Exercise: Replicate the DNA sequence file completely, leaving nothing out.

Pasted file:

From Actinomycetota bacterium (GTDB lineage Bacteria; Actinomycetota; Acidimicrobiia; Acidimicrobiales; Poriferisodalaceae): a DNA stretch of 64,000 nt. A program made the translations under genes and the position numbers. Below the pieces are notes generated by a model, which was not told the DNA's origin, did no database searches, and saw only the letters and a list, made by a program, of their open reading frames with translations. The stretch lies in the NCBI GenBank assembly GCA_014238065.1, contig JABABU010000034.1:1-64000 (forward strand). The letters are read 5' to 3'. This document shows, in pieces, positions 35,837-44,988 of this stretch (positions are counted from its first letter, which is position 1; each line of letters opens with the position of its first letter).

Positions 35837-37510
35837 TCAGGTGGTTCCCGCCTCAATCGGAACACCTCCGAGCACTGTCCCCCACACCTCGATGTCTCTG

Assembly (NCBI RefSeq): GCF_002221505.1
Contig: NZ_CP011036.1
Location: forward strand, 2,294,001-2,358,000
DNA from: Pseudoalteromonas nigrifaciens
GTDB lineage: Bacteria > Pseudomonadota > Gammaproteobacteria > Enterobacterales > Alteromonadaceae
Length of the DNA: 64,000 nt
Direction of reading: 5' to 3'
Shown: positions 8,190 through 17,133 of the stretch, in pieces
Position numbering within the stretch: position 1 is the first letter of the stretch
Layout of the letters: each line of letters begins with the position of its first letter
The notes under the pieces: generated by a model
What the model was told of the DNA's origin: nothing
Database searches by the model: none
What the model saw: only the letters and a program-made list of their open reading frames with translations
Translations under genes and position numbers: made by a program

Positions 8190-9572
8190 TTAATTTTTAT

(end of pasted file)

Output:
From Actinomycetota bacterium (GTDB lineage Bacteria; Actinomycetota; Acidimicrobiia; Acidimicrobiales; Poriferisodalaceae): a DNA stretch of 64,000 nt. A program made the translations under genes and the position numbers. Below the pieces are notes generated by a model, which was not told the DNA's origin, did no database searches, and saw only the letters and a list, made by a program, of their open reading frames with translations. The stretch lies in the NCBI GenBank assembly GCA_014238065.1, contig JABABU010000034.1:1-64000 (forward strand). The letters are read 5' to 3'. This document shows, in pieces, positions 35,837-44,988 of this stretch (positions are counted from its first letter, which is position 1; each line of letters opens with the position of its first letter).

Positions 35837-37510
35837 TCAGGTGGTTCCCGCCTCAATCGGAACACCTCCGAGCACTGTCCCCCACACCTCGATGTCTCTG

Assembly (NCBI RefSeq): GCF_002221505.1
Contig: NZ_CP011036.1
Location: forward strand, 2,294,001-2,358,000
DNA from: Pseudoalteromonas nigrifaciens
GTDB lineage: Bacteria > Pseudomonadota > Gammaproteobacteria > Enterobacterales > Alteromonadaceae
Length of the DNA: 64,000 nt
Direction of reading: 5' to 3'
Shown: positions 8,190 through 17,133 of the stretch, in pieces
Position numbering within the stretch: position 1 is the first letter of the stretch
Layout of the letters: each line of letters begins with the position of its first letter
The notes under the pieces: generated by a model
What the model was told of the DNA's origin: nothing
Database searches by the model: none
What the model saw: only the letters and a program-made list of their open reading frames with translations
Translations under genes and position numbers: made by a program

Positions 8190-9572
8190 TTAATTTTTAT